A Beautiful and Loving Kindergarten

*photo of City Garden School kindergarten classroom

Young children live in their senses; all they learn comes from their direct and immediate daily life experiences. Through creative action and interaction with everything around them—children acquire the foundations of intellectual knowledge and an everlasting appreciation for the world in which they live.

The City Garden School kindergarten program is designed as a sensory-rich environment for children to discover what lies in the world and to grow all the capacities within the children themselves. It aims to cultivate the foundations for lives of sustained learning and purpose in young children. 

Four elements distinguish the City Garden School kindergarten program from other more mainstream classrooms: a homelike environment, authentic work for real purpose, imagination and play, and social-emotional awareness. The CGS kindergarten is furnished to look much like a home, with wool rugs, a rocking chair, natural curtains, and wooden tables and chairs. Teachers have consciously chosen playthings for the classroom to nourish a young child's senses and surround them with beauty. Toys in the classroom are made of natural fibers and materials because they are comforting, charming, and designed to promote sensory development, improve cognitive growth, and develop fine and gross motor skills.

Our teachers model meaningful, purposeful work in the classroom by engaging in cooking, cleaning, baking, sewing, and knitting. Outdoors, teachers are gardening, filling bird feeders, raking leaves, or shoveling snow. Children engage in and assist with all these activities. They learn fundamental life skills as they become confident and capable helpers.

We emphasize the importance of imagination in childhood and believe that imaginative play is the key to creative thinking later in life. Ample time will be allowed each day for unstructured, imaginative play without a lot of adult interference. You may see children becoming cats and mice; witness tea parties in the play kitchen; boys and girls building large structures out of wooden play-stands draped with large silks; building with stumps and natural tree blocks; or donning capes and crowns or other costumes. Free play is the heart of a City Garden School kindergarten morning.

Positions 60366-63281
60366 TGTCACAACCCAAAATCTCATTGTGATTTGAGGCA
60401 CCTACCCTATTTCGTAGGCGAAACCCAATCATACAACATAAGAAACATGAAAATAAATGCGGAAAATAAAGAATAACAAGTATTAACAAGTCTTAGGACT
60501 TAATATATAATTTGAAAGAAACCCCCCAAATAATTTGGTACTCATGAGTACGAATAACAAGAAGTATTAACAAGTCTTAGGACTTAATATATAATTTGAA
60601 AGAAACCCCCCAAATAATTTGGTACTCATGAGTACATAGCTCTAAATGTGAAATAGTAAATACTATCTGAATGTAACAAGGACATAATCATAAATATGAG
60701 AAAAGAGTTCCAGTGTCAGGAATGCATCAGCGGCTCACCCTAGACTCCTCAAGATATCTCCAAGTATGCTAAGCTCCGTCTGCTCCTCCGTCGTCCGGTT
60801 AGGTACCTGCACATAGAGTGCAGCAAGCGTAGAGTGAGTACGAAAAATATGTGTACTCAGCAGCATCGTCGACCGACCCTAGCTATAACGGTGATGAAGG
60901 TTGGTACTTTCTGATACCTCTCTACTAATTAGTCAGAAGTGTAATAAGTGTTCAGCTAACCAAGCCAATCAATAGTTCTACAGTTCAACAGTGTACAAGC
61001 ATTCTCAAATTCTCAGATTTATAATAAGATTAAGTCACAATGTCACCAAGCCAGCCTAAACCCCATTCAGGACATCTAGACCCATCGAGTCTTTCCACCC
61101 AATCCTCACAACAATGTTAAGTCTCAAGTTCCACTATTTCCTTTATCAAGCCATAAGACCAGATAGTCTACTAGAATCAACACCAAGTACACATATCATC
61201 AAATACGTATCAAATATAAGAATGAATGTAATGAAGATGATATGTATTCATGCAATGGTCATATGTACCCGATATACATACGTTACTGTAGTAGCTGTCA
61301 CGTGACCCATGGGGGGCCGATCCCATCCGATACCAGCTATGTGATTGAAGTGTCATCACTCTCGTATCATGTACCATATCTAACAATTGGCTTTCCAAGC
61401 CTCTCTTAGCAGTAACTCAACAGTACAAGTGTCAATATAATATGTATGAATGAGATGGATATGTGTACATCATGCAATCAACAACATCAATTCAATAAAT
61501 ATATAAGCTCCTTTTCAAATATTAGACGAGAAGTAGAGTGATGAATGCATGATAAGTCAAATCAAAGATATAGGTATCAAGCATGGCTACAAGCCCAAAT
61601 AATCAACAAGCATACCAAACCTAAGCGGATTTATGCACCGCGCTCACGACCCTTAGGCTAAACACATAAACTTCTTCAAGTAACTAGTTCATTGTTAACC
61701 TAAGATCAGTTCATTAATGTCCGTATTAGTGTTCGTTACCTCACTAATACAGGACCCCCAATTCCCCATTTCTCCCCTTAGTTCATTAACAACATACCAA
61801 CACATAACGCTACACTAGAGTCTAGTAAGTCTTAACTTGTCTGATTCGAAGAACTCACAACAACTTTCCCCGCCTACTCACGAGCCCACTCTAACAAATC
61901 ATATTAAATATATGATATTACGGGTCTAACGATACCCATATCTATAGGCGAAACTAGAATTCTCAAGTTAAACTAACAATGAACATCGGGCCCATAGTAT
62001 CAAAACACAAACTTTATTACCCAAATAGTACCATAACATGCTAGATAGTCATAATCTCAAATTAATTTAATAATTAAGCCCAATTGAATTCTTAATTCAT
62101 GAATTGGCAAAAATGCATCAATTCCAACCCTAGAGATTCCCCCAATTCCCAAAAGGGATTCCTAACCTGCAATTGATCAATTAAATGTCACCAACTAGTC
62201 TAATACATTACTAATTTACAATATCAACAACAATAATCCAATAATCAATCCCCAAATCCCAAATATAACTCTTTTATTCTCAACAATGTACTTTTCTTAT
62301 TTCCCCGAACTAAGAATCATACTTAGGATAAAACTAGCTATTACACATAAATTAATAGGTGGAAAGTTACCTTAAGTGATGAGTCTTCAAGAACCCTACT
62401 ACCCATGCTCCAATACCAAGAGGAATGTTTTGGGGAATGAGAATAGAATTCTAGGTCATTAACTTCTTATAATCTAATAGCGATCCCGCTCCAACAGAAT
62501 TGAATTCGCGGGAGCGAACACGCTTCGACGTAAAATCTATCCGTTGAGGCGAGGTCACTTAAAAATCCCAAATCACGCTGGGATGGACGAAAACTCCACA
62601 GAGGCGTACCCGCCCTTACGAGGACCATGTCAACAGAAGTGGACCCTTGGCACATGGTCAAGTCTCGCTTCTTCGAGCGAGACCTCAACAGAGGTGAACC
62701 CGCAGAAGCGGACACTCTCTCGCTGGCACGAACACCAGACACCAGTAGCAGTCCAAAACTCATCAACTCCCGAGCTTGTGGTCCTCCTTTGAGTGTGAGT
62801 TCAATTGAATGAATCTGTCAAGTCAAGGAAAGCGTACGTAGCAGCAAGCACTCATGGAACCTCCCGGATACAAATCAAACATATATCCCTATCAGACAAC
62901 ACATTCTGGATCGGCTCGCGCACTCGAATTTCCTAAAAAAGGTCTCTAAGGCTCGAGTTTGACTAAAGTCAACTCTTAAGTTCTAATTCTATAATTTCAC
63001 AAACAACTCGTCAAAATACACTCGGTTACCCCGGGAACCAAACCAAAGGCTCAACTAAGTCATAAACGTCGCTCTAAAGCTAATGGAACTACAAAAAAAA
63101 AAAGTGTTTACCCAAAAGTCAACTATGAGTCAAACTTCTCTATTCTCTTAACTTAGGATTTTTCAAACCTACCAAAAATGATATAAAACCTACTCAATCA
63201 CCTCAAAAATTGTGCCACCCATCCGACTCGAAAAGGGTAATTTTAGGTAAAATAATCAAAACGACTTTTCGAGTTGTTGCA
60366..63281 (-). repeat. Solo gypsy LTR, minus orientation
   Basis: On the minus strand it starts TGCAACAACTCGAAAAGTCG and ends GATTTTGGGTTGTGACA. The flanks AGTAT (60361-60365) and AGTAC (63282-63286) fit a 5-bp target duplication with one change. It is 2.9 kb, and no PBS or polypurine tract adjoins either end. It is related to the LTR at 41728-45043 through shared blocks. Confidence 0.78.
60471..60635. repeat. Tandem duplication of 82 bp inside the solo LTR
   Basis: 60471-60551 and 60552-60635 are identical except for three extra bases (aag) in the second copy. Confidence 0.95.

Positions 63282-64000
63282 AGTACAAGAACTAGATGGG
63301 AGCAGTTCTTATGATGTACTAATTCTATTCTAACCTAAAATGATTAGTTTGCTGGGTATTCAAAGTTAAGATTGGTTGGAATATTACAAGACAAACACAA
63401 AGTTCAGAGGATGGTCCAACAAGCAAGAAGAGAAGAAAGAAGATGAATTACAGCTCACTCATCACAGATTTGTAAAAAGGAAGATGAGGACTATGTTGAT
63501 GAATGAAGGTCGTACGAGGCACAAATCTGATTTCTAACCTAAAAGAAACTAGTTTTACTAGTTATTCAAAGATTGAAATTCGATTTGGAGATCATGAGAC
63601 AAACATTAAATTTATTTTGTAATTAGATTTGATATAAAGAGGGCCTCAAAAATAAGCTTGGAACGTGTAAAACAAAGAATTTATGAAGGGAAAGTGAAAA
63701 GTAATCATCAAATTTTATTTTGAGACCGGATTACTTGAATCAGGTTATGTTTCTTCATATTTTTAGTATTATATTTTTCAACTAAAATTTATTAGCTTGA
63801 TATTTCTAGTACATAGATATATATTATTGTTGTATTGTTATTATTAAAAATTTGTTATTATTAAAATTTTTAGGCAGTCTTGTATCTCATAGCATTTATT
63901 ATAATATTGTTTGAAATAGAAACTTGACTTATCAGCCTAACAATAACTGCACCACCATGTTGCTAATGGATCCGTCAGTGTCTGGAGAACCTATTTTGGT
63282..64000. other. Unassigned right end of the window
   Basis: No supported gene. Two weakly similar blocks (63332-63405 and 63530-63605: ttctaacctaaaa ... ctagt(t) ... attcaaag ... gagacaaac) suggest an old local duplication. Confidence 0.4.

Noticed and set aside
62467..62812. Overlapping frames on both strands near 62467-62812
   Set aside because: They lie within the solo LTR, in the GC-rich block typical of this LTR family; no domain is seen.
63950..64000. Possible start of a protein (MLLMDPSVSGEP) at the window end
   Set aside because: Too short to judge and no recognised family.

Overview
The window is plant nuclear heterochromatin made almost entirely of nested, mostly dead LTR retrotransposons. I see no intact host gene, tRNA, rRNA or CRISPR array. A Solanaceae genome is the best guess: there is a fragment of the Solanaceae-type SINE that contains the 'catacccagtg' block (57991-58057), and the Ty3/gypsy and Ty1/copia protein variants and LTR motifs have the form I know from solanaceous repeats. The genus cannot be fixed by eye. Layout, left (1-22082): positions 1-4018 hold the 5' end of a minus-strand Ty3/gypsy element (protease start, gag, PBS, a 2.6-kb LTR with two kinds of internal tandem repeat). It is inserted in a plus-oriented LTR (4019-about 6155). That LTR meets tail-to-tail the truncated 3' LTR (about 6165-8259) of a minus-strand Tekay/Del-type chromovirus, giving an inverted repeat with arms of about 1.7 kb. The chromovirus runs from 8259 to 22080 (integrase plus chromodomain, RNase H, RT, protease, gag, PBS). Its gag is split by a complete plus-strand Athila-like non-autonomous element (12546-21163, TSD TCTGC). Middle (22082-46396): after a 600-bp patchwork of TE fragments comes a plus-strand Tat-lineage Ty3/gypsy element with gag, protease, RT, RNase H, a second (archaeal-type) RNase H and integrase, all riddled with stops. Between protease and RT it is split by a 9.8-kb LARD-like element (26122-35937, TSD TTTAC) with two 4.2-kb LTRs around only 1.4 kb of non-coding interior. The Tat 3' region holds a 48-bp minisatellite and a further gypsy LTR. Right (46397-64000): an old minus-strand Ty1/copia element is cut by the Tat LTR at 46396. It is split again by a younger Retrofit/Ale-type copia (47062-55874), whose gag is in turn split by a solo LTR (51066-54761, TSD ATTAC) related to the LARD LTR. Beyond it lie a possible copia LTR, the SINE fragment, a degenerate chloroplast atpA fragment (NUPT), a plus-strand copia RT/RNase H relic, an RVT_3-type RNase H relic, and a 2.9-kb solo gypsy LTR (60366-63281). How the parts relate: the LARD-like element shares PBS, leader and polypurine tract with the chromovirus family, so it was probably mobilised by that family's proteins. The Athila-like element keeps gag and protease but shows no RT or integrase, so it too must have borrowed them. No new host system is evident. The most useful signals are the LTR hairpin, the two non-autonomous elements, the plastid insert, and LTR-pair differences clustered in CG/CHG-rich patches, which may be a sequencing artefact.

Our teachers work intentionally with the concept of "rhythm," the rhythm of the day, the rhythm of the week, and the year's rhythm. The daily rhythm is a routine, predictable schedule. An example day is a morning that starts with free play, followed by cleanup, circle time, rest time, snack time, outdoor time, storytime, and lunch. This daily rhythm will be the same all year long. Once the children become accustomed to the rhythm, they relax into it and benefit from the predictability of the school day. They feel confident and secure, knowing what to expect. That lends itself to a sense of calm at the school.

We have put a lot of thought and careful planning into looking for toys that will inspire and ignite the imagination and open-ended toys (that is, toys that children can play with in a variety of ways). We have chosen playthings that are not too formed and fixed, leaving some room for the imagination. For example, we prefer dolls and puppets that have minimal features. This allows children to imagine happy, sad, or angry faces and develop their inner ability to distinguish emotions. We also choose toys made from natural fibers and materials that produce a calming quality we observe in children's play.

*outdoor kitchen play

All children at City Garden School learn handwork beginning in early childhood. Children in kindergarten class will learn to “finger knit" (creating a crocheted chain with their fingers) and to sew. Children and teachers create craft projects all year long, connected to the seasons and festivals of the year. When children move to 1st grade, they knit with knitting needles, and as they move upward through the grades, they learn to crochet, embroider, make animal toys, and more. Research has documented the connection between the benefits of developing fine motor skills through handwork to brain development. It all begins with the foundations taught in kindergarten.

Social-emotional learning is a main focus. We model restorative justice, helping children identify and manage their emotions and recognize and empathize with the emotions of their peers. Building relationship skills is one of the most challenging things we do at school and our greatest opportunity for growth. But social awareness is just one part of social-emotional learning. Students learn so much more and we offer intentional guidance. We focus on these five core competencies of social-emotional learning in kindergarten and beyond: self-awareness, self-management, social awareness, relationship skills, and responsible decision-making.